0

As I've stated, I want to quote some of a book in one that I am writing, from the 1800's.

The publisher is defunct now.

So do I still need permission or can I just add it?

Don't want to get in trouble for using it but I can't find a way to get permission?

I want to add from Jane Eyre by Charlotte Bronte

Mr. Rochester had given me but one weeks leave of absence: yet a month elapsed before I quitted Gateshead. I wished to leave immediately after the funeral; but Georgiana entreated me to stay till she could get off to London: wither she was now at last invited now by her uncle, Mr. Gibson; who had come down to direct his sister’s interment, and settle the family affairs. Georgiana said she dreaded being left alone with Eliza; from her she got neither sympathy in her dejection, support in her fears, nor aid in her preparations; so I bore with her feeble-minded quailings, and selfish lamentations, as well as I could, and did my best in sewing for her and packing her dresses.

The publisher was Smith, Elder & Co.

1
  • Please edit the question to limit it to a specific problem with enough detail to identify an adequate answer.
    – Community Bot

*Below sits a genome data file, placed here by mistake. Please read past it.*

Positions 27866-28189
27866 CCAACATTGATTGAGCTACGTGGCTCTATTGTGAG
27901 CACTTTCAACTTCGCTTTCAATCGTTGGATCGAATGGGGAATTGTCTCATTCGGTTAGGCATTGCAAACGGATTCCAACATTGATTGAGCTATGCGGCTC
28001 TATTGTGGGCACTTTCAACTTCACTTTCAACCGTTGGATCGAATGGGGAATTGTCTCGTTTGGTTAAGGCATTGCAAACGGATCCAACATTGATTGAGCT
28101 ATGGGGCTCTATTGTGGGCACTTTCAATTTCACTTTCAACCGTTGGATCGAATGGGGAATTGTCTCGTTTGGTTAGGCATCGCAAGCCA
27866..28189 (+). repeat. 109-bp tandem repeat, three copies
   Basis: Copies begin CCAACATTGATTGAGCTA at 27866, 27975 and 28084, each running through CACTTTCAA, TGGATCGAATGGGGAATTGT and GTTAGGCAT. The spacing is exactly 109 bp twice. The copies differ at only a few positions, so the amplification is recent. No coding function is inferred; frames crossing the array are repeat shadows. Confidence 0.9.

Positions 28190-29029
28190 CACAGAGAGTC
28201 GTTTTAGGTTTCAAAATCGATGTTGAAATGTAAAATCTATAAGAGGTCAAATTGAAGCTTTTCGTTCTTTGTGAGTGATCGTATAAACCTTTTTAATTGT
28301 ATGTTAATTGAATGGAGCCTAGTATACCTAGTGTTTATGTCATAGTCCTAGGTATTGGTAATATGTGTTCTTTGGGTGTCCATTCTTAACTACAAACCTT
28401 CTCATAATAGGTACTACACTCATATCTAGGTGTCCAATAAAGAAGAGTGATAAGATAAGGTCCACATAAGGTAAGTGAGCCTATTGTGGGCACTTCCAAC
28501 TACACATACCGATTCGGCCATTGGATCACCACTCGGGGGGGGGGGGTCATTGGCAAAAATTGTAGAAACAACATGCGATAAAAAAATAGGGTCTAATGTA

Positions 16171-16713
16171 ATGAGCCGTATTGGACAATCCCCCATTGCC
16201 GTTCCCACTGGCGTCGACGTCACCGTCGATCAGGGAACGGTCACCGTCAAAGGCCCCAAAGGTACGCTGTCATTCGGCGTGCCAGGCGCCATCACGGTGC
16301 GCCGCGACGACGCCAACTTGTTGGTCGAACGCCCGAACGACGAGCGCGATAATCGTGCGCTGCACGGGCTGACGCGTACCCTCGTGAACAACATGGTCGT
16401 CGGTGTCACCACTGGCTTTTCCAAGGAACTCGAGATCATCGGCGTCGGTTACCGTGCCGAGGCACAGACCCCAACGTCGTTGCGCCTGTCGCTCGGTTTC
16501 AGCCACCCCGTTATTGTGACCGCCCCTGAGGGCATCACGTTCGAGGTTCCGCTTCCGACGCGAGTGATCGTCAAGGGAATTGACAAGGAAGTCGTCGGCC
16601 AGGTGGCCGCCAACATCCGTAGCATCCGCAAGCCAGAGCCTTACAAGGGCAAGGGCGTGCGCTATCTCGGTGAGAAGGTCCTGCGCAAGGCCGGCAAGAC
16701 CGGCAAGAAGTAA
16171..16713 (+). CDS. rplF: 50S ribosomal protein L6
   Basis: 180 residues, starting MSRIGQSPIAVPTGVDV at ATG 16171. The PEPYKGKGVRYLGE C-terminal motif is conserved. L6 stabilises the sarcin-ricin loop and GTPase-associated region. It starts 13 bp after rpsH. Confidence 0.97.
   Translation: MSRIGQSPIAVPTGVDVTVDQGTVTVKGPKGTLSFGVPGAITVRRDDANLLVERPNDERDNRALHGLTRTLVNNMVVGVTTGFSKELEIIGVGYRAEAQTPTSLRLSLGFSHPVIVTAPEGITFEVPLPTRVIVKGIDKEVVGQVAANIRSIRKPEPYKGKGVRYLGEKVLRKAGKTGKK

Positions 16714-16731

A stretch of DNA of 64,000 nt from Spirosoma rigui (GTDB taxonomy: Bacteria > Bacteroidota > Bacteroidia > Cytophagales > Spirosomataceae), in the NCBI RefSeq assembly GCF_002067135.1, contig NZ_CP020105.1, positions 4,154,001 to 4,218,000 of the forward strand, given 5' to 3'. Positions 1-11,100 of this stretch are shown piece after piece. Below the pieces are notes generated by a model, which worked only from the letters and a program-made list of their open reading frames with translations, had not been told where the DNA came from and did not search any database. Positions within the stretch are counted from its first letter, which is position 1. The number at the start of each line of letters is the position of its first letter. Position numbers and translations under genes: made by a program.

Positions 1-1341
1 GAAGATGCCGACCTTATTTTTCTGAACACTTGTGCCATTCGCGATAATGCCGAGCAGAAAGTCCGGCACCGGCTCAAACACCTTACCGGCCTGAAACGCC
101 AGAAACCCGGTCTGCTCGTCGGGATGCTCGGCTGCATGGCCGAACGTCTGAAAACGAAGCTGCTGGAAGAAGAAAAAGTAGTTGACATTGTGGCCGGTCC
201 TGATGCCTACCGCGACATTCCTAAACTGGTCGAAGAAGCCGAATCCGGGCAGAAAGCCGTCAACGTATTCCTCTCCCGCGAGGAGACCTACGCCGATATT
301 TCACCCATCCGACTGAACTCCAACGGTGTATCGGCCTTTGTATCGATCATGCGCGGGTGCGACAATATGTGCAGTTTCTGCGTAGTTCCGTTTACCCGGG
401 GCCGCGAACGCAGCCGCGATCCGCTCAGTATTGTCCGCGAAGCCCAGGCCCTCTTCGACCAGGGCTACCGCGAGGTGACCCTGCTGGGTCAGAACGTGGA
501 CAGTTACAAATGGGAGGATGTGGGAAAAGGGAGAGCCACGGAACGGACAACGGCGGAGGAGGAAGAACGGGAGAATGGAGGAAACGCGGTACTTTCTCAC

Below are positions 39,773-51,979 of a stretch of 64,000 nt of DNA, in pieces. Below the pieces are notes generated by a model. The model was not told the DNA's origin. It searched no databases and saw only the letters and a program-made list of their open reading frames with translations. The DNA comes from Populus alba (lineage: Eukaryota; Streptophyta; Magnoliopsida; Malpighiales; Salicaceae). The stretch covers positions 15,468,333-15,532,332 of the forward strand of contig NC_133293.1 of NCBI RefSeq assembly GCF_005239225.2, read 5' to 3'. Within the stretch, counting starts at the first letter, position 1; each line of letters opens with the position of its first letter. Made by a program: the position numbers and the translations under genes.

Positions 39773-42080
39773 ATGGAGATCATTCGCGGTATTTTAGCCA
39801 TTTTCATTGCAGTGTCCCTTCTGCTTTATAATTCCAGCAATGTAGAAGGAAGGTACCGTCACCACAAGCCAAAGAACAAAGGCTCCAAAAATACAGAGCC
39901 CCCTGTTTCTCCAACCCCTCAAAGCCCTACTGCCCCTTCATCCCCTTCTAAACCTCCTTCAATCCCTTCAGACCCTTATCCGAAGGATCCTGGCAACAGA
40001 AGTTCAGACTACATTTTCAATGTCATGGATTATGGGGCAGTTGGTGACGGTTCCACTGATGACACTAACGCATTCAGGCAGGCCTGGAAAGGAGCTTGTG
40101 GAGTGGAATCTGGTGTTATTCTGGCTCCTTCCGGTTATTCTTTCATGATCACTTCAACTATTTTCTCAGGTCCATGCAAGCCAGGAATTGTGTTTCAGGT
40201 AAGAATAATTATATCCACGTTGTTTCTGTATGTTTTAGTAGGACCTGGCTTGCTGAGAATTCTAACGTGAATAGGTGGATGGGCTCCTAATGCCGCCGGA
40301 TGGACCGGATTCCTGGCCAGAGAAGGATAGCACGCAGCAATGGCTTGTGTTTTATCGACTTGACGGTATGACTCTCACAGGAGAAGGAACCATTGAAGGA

Nov 13, 2021 at 18:33

1 Answer 1

3

A book (or any other creative work) published in the 1800s is now in the public domain everywhere in the world (excepting odd cases like Peter Pan where a special rule applies in some jurisdictions.) Anyone may legally quote from such a work at any length with no legal requirement for permission. In fact there is no legal requirement to attribute the quote to the author (although there is an ethical requirement).

In fact one may publish a new edition of such a work, unchanged or modified in any way one chooses, with no legal need to obtain permission from anyone or to pay any royalties or fees.

If the work were recent enough to still be protected by copyright, a limited quote could be used under fair use, fair dealing or another exception to copyright under the laws of most countries. The exact rules vary by country, and are often highly fact-dependent, so the exact details will matter.

If one wanted to quote enough from a recent work that permission is required, the copyright holder, who is often not the publisher, would need to grant permission. That is often the author or the author's heir, but it can be a person or firm to which the author transferred the rights. Sometimes the rights-holder can be hard to identify.

Update: it would be possible for a work published in, say, 1890 by an author then young who lived to a fairly old age, dying in, say 1960, to still be protected in some countries, although not in the US. (Anything published before 1925 is now PD in the US.) But Charlotte Bronte died in 1855, and all of her work has long been in the public domain

Your Answer

By clicking “Post Your Answer”, you agree to our terms of service, privacy policy and cookie policy

Not the answer you're looking for? Browse other questions tagged or ask your own question.